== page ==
A genetic "credit card" holding a patient’s personalised details could one day revolutionise the way doctors decide on which treatment to give, according to researchers.
A team in Israel is looking at how a patient’s genome – their entire genetic make-up – could be stored on a card that a doctor can swipe on to a computer to help choose the appropriate medication and the right dose.
Eventually it is hoped new personalised drugs can be developed according to the patient’s genome.
Professor Ariel Miller, from Technion’s Rappaport Faculty of Medicine and Carmel Medical Centre in Haifa, said he believed such a medical future was more than just a pipe dream.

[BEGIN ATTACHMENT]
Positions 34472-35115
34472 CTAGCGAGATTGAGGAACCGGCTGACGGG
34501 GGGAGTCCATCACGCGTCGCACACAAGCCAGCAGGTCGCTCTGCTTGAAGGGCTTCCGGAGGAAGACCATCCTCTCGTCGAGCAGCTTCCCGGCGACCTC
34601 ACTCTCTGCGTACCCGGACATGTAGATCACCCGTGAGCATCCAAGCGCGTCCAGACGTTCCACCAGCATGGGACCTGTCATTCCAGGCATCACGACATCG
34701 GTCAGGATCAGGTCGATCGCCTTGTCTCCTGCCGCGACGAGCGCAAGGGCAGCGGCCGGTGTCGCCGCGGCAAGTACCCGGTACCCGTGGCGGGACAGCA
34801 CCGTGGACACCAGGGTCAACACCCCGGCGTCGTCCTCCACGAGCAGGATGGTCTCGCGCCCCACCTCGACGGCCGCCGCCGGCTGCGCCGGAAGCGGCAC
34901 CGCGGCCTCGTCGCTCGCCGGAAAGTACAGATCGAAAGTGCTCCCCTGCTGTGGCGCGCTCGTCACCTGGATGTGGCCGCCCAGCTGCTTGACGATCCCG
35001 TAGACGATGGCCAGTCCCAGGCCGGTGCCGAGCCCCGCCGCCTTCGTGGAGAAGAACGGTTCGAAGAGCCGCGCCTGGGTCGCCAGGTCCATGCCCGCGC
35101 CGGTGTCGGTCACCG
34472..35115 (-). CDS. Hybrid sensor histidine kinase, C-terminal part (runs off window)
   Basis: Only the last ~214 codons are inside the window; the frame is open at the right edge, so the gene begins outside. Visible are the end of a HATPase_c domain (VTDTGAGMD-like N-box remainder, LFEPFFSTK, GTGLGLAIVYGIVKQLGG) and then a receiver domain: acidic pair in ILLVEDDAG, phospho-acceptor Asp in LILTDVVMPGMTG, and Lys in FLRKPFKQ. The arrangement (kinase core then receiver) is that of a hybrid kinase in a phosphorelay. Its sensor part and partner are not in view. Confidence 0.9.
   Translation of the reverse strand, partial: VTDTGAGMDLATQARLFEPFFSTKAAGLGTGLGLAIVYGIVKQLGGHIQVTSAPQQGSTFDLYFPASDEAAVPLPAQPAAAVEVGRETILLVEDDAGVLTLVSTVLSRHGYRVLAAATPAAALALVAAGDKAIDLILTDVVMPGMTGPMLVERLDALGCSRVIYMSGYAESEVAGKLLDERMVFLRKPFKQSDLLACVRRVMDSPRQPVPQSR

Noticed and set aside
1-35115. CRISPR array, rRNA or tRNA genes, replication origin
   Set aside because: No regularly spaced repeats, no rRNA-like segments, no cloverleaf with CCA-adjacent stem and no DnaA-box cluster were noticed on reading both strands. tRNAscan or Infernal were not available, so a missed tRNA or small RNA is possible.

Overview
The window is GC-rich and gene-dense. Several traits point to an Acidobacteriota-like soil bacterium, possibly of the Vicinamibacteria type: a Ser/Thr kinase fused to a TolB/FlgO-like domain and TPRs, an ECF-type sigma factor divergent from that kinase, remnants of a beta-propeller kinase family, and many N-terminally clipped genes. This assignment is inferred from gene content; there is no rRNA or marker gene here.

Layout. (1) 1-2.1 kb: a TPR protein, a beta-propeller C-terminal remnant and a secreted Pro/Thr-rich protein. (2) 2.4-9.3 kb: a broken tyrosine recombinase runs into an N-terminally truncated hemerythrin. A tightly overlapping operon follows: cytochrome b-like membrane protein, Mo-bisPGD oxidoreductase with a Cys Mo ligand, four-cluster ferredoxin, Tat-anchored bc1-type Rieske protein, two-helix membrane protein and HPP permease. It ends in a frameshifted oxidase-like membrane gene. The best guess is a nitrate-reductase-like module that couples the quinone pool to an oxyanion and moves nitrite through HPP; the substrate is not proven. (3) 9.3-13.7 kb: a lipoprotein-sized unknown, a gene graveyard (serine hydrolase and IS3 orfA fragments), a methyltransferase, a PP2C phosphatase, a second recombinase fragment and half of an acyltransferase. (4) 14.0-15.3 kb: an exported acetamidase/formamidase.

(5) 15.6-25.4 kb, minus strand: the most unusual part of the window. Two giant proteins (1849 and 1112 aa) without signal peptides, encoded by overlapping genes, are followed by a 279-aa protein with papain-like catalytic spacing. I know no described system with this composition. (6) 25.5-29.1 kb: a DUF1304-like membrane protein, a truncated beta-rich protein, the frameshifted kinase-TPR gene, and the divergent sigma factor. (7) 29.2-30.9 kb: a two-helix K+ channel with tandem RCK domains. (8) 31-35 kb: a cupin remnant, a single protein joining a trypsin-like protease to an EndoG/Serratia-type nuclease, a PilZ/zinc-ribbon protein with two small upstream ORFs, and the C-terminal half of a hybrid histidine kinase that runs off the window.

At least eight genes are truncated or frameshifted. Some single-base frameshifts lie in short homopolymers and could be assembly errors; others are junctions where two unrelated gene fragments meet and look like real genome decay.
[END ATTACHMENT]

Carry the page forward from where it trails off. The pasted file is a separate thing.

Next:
This was despite a report from the UK’s Royal Society which last year claimed that the prospect of personalised medicines based on a patient’s genetic make-up being widely available in the near future had been over-hyped.
It said the era of personalised medicines was at least 15 to 20 years away.
Prof Miller is leading a team of scientists and engineers attempting to locate genes that will enable doctors to tailor drug therapy to each patient.
The project will help prevent side-effects and the resultant hospitalisation, and will avoid giving medication that is not appropriate.
They believe this could solve the problem of deciding which drug to give a patient and at what dose.